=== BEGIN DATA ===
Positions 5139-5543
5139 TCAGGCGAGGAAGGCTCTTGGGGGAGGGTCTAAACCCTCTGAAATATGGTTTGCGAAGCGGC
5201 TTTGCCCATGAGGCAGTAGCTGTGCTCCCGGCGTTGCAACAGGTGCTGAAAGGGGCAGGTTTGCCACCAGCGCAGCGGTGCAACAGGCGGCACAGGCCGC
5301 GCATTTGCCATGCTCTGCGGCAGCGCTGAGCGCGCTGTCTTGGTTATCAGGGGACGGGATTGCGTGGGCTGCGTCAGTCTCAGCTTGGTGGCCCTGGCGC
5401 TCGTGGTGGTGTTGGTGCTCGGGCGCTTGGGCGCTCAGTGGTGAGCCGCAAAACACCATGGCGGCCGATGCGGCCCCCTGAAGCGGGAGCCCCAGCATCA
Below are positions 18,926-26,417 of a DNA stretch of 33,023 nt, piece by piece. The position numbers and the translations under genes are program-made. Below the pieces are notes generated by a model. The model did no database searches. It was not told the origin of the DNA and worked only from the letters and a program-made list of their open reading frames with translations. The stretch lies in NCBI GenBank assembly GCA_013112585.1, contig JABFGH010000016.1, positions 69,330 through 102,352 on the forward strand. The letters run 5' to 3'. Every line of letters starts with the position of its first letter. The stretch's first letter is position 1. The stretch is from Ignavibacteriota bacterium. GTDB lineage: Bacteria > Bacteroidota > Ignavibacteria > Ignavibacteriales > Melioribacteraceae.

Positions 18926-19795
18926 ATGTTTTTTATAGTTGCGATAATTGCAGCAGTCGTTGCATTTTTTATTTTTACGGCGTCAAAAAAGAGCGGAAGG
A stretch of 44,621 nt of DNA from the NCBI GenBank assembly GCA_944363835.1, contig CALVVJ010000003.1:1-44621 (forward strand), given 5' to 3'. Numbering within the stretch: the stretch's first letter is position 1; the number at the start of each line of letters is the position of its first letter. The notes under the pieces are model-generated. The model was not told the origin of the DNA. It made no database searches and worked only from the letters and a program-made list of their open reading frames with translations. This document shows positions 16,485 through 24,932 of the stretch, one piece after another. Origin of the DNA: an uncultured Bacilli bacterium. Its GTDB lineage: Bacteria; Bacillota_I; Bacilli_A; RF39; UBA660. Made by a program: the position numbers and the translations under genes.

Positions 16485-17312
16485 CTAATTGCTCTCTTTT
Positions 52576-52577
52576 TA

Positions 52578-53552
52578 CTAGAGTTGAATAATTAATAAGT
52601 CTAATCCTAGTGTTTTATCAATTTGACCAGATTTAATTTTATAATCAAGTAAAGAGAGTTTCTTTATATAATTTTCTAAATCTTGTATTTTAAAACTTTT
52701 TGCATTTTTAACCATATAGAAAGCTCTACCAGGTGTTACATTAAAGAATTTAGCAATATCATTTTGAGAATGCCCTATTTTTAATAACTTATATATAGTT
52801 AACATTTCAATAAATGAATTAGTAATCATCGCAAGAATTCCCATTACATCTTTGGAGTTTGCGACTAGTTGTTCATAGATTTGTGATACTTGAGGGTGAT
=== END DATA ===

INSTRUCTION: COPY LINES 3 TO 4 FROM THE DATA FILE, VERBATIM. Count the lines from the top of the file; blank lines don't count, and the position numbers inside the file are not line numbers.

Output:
5201 TTTGCCCATGAGGCAGTAGCTGTGCTCCCGGCGTTGCAACAGGTGCTGAAAGGGGCAGGTTTGCCACCAGCGCAGCGGTGCAACAGGCGGCACAGGCCGC
5301 GCATTTGCCATGCTCTGCGGCAGCGCTGAGCGCGCTGTCTTGGTTATCAGGGGACGGGATTGCGTGGGCTGCGTCAGTCTCAGCTTGGTGGCCCTGGCGC